Back to education

So, considering my last post concerning education generated a bunch of comments I figure it’s something I should come back to addressing. For those who want to make personal attacks, grammar corrections, etc. Please direct your comments to me in an email, that would just help the comments section to be a little more constructive.

I guess I’ll just start by saying somehow I’ve ended up with a whole bunch of friends that are teachers, in a wide range of schools, all over the coutry. I’ll do my best to share stories and situations that I hear from them.

I guess the question I have in my mind right now is whether or not people actually want public schools. I have to say Stephen’s comment sort of floored me. Do most republicans think there isn’t any really justification for public schools? Do a lot of people think there is no reason why education should be “equal” or “fair.” I guess I’m eager to hear some responses.

Wow, I mean to even hear some of the comments that were given before, it’s just scary to me:

“I’m not certain where in the United States Constitution it says that all public schools have to be equal.” -Stephen
“They say nothing about using taxation to establish “equal” ends in education.” -Anonymous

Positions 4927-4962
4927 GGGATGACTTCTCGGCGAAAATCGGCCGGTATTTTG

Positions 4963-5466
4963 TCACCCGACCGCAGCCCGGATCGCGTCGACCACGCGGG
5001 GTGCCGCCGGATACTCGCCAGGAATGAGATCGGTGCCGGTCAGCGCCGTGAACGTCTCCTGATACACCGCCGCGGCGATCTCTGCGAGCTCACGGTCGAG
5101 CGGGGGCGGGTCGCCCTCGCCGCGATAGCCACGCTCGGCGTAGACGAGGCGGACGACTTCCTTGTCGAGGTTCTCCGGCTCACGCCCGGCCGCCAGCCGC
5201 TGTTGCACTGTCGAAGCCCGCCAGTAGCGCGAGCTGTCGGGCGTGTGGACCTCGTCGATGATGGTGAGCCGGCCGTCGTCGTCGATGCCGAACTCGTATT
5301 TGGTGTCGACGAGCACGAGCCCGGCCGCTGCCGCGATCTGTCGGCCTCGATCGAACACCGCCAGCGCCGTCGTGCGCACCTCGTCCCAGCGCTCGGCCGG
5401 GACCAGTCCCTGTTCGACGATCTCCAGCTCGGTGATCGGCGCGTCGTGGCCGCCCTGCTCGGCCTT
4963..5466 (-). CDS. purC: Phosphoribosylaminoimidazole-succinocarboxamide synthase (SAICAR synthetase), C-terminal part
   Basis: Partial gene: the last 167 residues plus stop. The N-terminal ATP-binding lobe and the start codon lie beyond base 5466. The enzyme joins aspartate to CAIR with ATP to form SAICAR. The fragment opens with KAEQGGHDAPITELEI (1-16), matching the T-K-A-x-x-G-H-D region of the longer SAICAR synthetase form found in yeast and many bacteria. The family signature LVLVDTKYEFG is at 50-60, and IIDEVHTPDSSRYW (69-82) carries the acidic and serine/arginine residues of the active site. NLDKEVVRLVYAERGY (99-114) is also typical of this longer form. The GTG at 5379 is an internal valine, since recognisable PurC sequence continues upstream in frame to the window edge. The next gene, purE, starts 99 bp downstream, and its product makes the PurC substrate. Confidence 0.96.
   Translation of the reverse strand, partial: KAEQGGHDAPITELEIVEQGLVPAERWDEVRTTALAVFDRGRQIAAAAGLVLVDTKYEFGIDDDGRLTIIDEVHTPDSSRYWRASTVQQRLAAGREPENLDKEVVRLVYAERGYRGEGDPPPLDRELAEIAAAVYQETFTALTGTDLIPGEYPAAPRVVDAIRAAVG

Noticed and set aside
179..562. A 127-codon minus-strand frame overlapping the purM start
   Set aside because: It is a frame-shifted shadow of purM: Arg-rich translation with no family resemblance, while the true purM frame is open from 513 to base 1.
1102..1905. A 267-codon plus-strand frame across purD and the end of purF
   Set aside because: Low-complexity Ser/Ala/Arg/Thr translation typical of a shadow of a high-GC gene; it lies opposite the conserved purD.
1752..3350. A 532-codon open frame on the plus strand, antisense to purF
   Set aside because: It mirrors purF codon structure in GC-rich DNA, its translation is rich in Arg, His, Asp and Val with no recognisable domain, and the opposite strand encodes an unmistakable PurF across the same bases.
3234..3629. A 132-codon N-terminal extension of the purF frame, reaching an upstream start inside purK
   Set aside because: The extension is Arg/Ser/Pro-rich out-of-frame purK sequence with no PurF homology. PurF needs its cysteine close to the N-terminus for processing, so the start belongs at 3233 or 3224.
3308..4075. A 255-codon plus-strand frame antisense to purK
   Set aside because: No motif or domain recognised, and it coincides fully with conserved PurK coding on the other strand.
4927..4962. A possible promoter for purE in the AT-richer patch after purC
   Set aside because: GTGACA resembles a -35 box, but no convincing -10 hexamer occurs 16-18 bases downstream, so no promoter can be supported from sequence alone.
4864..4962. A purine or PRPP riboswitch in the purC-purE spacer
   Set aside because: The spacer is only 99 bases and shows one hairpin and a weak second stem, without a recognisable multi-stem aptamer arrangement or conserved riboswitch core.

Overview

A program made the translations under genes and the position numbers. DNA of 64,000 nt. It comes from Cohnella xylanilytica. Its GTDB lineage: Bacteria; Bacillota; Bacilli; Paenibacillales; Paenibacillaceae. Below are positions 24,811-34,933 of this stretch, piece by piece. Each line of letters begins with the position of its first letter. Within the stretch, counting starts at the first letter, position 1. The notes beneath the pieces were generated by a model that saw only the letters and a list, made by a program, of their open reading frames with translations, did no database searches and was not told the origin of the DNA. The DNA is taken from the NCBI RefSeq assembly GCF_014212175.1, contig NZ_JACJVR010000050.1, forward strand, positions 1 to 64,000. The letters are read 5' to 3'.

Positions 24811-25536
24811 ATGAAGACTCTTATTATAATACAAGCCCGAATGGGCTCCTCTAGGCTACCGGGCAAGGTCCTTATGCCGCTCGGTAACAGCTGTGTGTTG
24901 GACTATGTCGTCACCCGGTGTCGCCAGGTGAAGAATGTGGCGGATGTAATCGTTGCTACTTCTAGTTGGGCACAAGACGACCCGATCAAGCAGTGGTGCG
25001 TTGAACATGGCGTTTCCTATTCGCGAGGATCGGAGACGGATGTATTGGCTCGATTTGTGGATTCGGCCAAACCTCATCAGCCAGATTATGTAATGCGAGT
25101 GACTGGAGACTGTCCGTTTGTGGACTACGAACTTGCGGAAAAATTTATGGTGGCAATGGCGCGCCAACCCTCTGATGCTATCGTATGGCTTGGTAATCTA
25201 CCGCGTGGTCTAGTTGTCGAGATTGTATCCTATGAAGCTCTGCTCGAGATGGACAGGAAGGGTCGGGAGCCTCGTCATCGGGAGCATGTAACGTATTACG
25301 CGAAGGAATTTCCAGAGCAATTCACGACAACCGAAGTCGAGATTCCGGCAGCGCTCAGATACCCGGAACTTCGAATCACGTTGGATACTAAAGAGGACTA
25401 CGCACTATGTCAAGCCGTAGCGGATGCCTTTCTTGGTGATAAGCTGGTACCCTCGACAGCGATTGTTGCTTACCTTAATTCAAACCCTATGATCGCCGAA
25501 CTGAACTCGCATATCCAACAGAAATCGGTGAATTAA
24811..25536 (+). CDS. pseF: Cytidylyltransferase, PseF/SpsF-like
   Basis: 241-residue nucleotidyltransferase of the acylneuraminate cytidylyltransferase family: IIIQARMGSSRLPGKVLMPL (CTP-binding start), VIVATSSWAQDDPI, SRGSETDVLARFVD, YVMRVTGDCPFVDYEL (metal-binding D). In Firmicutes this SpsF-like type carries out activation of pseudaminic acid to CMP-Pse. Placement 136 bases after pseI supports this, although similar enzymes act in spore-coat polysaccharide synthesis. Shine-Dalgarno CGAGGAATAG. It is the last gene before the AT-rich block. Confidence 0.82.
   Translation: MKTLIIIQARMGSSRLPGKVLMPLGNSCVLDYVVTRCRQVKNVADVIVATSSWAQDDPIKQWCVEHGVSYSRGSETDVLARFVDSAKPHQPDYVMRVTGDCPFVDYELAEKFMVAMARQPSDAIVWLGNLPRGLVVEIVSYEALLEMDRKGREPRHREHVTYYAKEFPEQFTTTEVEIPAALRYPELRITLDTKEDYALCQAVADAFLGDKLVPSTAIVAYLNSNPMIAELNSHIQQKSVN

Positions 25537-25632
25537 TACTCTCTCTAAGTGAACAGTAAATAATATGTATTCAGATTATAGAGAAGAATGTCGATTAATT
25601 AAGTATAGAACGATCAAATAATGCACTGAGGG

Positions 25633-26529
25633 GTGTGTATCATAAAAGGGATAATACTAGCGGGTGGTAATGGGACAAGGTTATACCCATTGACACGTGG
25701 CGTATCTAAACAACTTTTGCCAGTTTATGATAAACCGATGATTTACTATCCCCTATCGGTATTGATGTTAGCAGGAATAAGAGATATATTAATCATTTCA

(This seems to imply you don’t think they should be equal, is that true?)

“Sometimes I laugh because you all don’t know how to frame the debate at all. ” -Anonymous
(It’s not a debate, but I appreciate your response to Stephen’s comment)
“Look, we’re an advanced industrial nation. There’s no reason that our literacy rates should be so low; there’s no reason that our kids shouldn’t excel. We’re wealthy and industrious, and it’s a crime that any child should languish with inadequate preparation for the industrial 21st century!” -Anonymous

2 thoughts on “Back to education”

  1. Everything is a debate. When you begin talking about using people’s money to accomplish certain ends, whether it be national defense or equal education, you invite dispute from those who do not wish for their money to be used or wasted for those purposes. Therefore, it becomes a question of determining, via debate, who possesses legitimacy and reason. Everything in politics is a debate.

    But if you don’t like that word, I will state it differently:
    “Some times I laugh, because you all don’t know how to frame the issue at all”.

    You have no clue how to persuade people that your ideas should triumph over others. Your words are couched in ambiguity, i.e. “i guess” and “i don’t know”. How then can you expect others to happily turn over their money at the point of a gun for use in something that will guarantee less-than-certain results?

    You cannot.

  2. Anonymous, my dear friend,

    I’m sorry you feel everything is a debate. The reason I use words like “I guess” and “I don’t know” is because that is what I mean. I don’t pretend to have the right answers or the perfect solutions. As I wrote in my post I’m asking questions, you seem to think I’m trying to persuade you of something.

    Somehow you’ve jumped to the conclusion that I’m trying to convince you of something that would take you away from money you feel you’ve earned, and that I’d do it at gun point. Obviously, we’ve got a lot to learn about one another.

    Back to my questions:
    Do you really think it’s fine for education to be unequal?

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